My kids’ extracurricular group activities have obviously been severely curtailed. Soccer and Cub Scouts, for example, stopped organized activities a few months ago. But I view those activities as part and parcel of my kids’ education. Even without the group sports and clubs, families can still go camping, hiking, fishing, boating, picnicking, or bike riding. Depending on where you live, warm summer weather can bring a wealth of other outdoor activities that can be both fun and educational while maintaining social distancing. I also purchased a book with roughly 500 “screen free” activities and I am letting them pick projects, crafts, games, and activities that sound interesting to them. In the spirit of “traditional education”, I bought some workbooks at Costco to keep their school skills sharp over the summer, and I use them to barter five completed workbook pages in exchange for a “fun” activity. By the time COVID-19 is in the “rear view”, my kids will be expert pet owners, as they are getting a lot of quality time with and caring for our family dog. There is a silver lining to every cloud if you look for it hard enough.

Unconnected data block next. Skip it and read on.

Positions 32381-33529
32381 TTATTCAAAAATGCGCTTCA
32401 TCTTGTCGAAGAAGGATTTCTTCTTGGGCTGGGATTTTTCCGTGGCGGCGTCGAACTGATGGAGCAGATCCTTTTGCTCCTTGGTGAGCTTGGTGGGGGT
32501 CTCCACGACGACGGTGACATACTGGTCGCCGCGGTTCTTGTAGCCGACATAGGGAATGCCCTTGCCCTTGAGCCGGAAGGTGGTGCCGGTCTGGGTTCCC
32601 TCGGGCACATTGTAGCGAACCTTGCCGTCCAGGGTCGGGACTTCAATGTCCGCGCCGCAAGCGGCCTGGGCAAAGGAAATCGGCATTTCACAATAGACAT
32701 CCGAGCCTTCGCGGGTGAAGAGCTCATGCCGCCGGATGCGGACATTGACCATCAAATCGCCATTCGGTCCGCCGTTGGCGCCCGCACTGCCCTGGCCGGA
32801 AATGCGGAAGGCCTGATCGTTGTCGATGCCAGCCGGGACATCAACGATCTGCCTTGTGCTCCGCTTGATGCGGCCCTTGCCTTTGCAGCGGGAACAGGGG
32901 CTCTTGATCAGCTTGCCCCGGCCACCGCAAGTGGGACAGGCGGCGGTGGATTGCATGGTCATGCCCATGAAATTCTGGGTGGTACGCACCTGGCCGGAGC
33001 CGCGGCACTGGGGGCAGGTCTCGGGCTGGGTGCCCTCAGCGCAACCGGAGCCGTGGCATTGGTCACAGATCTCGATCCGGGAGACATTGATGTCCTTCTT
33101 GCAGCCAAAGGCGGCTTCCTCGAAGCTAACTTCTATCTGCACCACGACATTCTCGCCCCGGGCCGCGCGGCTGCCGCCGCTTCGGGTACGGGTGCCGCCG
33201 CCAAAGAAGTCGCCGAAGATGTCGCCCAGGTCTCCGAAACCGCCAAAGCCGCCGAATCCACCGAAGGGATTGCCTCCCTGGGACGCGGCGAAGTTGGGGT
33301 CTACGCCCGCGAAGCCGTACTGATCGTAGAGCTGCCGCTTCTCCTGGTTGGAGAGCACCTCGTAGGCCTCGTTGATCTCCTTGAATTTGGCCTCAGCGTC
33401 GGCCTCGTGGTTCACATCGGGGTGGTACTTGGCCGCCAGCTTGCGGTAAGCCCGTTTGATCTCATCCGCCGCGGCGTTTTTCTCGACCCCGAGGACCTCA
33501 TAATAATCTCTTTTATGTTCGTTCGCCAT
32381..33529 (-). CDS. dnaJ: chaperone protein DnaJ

I know that my family is even far more appreciative of all that educators do on a daily basis. We are also more aware now of how the little things in life matter. And keeping a positive attitude is more than half the battle during these uncertain times. When it is safe and the students return to school, parents should maintain the educational interaction with their children. I have found that spending time with our kids (whether doing Algebra or watching an inspirational movie) is the most important thing. For now, we must step up and fill the gaps in our remote education system. But for the long haul, we as parents need to be more engaged in our kids’ learning anyway. If there is silver lining to this pandemic-induced educational upheaval, perhaps it will teach us all the importance of being directly involved in our kids’ education and to not take for granted the heavy responsibilities that our educators’ shoulder.